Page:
This article highlights just a few of the thousands of wise words and stories from individuals who affect our lives – directly or indirectly – every day. The secret is to be present in the moment so that we benefit from their thoughts, words, and deeds – as they cross our paths. That is the secret…..and the gift.

 

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About the Author: Kristin Kaufman is founder of Alignment, Inc.™, formed in 2007 to help individuals, corporations, boards of directors and non-profits find alignment within themselves and their organizations. A prolific writer, Kristin’s first book, Is This Seat Taken?, centers on her global experiences seeding her journey toward alignment. The book is scheduled for release in November 2011. Kristin is on Twitter as @KristinKaufman.


5 Core Values of Successful Women in Management

Posted on March 20th, by a Guest Contributor in Business and Workplace, Career Advice. No Comments

Being a successful manager or high-ranking executive within a position dominated by men involves much more than being able to generate profits. While success is frequently measured in dollars and cents, profit and loss, or income and expenses, those statistics are only part of the total package that equals successful management and it seems that women need to work twice as hard.

Successful management consists of a set of core values that are essential for women to succeed:

  • Knowledge: Knowledge is not limited to that which was learned in college, it also consists of having a broad industry-specific knowledge base in which a person is involved. It includes a detailed understanding of management skills and abilities that are conducive to getting desired results. Taking it upon yourself to learn as much as you can go a long way.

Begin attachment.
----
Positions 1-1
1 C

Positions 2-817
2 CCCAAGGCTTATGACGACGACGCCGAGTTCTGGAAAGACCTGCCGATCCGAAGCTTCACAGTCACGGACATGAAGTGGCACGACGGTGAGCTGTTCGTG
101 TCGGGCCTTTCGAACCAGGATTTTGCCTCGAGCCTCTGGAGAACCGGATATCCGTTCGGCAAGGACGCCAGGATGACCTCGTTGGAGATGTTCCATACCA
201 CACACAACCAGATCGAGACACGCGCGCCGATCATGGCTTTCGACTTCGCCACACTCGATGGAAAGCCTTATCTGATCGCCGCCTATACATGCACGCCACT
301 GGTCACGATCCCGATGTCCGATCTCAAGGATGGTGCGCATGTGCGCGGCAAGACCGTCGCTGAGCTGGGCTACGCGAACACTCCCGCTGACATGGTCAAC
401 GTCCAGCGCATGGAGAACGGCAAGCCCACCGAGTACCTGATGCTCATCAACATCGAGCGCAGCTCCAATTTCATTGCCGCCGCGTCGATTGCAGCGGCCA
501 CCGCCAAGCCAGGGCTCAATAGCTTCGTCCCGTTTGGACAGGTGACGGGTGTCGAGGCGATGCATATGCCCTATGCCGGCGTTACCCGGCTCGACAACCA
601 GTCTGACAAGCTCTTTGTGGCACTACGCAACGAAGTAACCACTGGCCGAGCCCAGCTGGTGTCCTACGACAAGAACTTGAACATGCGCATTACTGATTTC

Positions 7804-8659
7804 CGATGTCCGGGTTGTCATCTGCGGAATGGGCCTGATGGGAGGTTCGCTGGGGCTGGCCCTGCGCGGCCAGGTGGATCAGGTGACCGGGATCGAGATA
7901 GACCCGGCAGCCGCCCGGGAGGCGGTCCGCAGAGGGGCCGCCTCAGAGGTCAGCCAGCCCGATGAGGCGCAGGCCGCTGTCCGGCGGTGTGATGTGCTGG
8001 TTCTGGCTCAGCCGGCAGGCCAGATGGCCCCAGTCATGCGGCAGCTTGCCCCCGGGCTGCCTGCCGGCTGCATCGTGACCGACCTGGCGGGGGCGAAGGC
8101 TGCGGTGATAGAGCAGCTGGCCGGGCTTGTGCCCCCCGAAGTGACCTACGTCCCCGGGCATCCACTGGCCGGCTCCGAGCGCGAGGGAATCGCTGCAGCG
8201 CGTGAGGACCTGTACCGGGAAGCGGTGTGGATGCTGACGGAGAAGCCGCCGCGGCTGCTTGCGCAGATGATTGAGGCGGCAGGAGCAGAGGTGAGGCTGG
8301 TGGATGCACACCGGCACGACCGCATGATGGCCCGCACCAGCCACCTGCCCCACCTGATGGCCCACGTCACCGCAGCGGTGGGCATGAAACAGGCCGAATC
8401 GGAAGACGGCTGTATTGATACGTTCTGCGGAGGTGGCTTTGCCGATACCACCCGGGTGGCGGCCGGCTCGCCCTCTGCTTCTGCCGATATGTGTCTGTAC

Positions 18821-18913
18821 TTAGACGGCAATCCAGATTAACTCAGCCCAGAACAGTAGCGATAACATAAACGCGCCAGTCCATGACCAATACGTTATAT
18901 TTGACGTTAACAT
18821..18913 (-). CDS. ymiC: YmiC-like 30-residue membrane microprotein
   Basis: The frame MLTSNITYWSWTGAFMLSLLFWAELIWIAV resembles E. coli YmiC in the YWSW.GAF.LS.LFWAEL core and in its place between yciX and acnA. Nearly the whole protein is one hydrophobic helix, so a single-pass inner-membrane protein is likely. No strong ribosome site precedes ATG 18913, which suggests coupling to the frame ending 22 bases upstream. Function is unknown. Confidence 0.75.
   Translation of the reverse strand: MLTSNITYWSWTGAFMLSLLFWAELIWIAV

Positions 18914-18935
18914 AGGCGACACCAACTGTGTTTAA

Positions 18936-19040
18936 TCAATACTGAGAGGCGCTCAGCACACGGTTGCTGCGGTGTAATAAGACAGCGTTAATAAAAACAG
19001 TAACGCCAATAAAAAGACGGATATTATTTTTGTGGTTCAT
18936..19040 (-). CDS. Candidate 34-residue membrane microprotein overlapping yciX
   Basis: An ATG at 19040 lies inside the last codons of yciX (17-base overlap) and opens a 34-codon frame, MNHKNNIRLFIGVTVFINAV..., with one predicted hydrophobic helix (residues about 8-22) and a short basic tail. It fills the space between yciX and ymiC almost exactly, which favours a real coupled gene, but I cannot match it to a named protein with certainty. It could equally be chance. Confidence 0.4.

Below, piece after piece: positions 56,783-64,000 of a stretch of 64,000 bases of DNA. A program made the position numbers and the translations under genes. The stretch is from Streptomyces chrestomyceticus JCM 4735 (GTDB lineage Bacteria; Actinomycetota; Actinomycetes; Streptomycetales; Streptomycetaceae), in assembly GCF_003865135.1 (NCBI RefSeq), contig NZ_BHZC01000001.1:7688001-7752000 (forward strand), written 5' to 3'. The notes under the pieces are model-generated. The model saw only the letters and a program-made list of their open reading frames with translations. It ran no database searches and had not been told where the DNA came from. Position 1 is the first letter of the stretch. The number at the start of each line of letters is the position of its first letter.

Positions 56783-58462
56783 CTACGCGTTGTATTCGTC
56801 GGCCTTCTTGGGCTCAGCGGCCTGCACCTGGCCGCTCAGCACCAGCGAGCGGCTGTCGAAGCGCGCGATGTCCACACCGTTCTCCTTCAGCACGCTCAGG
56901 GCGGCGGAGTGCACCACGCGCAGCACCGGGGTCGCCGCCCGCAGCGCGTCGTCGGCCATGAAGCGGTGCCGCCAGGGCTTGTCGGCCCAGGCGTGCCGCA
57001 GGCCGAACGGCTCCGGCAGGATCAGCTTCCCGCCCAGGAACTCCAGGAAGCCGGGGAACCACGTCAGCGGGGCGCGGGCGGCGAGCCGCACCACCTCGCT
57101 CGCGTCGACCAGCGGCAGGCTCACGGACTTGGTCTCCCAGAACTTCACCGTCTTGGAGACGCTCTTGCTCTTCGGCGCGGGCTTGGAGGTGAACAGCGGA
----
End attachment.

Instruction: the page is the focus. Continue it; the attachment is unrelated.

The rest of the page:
• Versatility and Adaptability: Successful women leaders cannot be rigid in their business outlook, because of the ever-changing landscape in which they work. Not only do businesses need change frequently, but there are also changes to applicable laws and regulations, relationships with suppliers and vendors, and modifications to the company’s organizational structure. Being flexible and able to adapt to anticipated and unexpected changes is essential and causes others to take notice.
  • Effective Communication Skills: It is impossible to manage a business if you lack a strong ability to communicate effectively. Managers and executives must communicate frequently with a variety of individuals, and they have to be able to express clearly their opinions, instructions, and objectives. Effective communication also includes the ability to dictate those things to people in a positive way that creates a desire in others to carry out directives, share opinions, and fulfill business goals. This is one of the harder things to learn, so mastering it will give you a competitive edge.